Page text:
Zones visited:
          Rwanda-Zaire. He helped the millions of refugees fleeing the genocide there in 1994. John returned home with signs of his having PTSD, though he ignored these. Eventually his marriage ended and he headed to a war zone.
            Afghanistan (northern provinces). In 2000, the Taliban was in a civil war with the Northern Alliance.

Back in Australia, John became an alcoholic, lost his medical practice and was desperately unhappy. He found that nobody ‘back home’ cared to hear of his experiences. They had not changed, but HE had!  He was very fortunate to secure a job mucking-out horse stables. The horses sensed his unhappiness and they would nuzzle his neck to show that they understood. He married again.
          Nigeria There was a meningococcal outbreak in the northern area in 2006. From there, John went to Uganda to help organise a medical clinic dealing with AIDS.
In 2008, John went to a major burns hospital in eastern Iraq near the Iran border, where he risked being abducted; foreign doctors were worth $500,000 each. Hence, security was extreme.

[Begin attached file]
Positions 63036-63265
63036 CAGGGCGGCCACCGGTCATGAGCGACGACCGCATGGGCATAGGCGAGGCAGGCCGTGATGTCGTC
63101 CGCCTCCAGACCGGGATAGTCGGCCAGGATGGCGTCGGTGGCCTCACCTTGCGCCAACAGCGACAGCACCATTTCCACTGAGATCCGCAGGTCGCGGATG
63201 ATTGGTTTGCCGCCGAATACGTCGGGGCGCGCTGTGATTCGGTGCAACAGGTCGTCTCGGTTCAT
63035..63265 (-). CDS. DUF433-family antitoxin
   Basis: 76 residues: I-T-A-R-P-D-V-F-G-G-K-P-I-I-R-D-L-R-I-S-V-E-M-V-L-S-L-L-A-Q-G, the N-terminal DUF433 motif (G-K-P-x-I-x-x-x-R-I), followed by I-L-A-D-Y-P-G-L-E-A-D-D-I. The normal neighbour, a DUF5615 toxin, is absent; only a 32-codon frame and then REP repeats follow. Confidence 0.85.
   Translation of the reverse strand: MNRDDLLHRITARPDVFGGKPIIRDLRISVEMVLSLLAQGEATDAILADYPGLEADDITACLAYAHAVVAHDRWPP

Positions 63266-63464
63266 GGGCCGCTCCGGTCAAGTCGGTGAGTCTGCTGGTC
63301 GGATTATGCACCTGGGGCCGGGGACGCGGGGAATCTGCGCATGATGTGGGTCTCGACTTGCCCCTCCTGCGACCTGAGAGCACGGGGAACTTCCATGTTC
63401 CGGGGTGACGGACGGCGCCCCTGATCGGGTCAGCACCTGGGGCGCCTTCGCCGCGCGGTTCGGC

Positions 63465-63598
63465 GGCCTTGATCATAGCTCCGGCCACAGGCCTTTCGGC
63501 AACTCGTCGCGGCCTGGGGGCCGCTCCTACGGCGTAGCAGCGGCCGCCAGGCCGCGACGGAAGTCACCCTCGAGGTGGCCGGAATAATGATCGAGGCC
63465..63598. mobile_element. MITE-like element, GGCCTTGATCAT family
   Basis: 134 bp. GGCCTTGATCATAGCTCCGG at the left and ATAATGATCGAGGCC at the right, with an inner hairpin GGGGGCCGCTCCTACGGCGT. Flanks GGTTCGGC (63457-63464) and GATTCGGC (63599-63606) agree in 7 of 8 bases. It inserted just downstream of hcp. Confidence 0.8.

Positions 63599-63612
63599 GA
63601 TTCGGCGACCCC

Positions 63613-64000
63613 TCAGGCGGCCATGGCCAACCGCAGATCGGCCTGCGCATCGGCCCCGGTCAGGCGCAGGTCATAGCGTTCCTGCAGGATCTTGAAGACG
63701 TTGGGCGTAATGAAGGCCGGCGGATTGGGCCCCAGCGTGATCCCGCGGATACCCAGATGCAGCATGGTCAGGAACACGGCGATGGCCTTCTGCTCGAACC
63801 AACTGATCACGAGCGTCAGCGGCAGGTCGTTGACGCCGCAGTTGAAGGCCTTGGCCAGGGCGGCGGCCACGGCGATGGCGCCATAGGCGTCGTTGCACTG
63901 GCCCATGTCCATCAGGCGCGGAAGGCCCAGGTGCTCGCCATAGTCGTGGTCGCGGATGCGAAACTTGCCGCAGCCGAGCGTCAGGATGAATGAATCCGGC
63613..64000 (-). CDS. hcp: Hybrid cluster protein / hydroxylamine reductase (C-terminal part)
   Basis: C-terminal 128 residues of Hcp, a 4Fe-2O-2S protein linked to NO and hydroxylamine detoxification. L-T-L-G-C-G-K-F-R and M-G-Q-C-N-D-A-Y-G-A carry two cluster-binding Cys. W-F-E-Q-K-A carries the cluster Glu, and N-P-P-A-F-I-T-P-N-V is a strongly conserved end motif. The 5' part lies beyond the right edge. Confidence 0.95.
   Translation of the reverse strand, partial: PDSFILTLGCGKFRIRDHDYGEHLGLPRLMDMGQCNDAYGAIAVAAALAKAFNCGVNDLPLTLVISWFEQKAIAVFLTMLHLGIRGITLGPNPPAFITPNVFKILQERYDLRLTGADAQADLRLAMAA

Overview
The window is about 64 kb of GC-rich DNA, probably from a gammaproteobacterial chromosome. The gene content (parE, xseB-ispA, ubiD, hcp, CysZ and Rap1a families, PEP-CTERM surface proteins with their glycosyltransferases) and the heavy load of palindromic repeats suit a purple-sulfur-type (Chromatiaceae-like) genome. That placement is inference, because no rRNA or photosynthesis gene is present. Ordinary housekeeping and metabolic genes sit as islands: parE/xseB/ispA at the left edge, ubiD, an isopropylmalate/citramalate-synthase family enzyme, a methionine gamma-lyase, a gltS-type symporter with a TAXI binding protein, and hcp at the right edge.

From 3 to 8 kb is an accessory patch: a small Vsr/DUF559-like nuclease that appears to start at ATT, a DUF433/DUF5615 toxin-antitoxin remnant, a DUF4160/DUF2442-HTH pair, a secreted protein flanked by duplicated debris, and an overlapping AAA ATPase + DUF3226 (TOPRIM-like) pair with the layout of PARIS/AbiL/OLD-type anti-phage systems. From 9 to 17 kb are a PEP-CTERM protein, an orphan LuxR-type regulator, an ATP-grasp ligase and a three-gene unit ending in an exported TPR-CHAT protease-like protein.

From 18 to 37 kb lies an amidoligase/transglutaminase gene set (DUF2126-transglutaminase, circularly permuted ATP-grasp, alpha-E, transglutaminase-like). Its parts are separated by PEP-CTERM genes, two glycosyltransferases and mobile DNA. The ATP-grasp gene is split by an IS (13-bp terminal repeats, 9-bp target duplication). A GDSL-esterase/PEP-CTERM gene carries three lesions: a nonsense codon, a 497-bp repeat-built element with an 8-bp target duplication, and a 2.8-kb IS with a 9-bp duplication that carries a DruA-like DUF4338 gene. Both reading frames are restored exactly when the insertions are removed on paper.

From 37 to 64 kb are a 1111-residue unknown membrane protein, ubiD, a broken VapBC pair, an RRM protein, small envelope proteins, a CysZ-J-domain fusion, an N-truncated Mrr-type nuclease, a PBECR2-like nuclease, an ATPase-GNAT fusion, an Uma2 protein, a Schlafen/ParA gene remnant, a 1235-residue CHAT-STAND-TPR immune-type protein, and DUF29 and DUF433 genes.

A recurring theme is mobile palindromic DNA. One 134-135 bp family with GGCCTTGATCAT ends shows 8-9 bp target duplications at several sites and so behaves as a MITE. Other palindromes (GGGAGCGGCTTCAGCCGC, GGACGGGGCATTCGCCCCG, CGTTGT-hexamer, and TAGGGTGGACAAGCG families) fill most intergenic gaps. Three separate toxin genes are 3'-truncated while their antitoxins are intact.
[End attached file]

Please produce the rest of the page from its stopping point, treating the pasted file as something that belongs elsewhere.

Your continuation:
Back home again, his house burned down!

In North Sudan, he helped Christian groups in this Arabic country. The medical mission there was clandestine, but random bombing was always a threat. It was here that John had his two most devastating medical failures. Two children had epiglottis (a swelling of the valve between the gullet and the windpipe – caused by an infection). John could only look on as they died, helpless, because he lacked the necessary surgical instrument to save them.

It took two years before John recovered sufficiently to become a functioning doctor again.

In 2015, John’s team went to Sierra Leone to combat an Ebola epidemic. In the four months he was there not one staff member died.

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John ended his talk by saying; ‘When you live on adrenaline, you know you are alive!’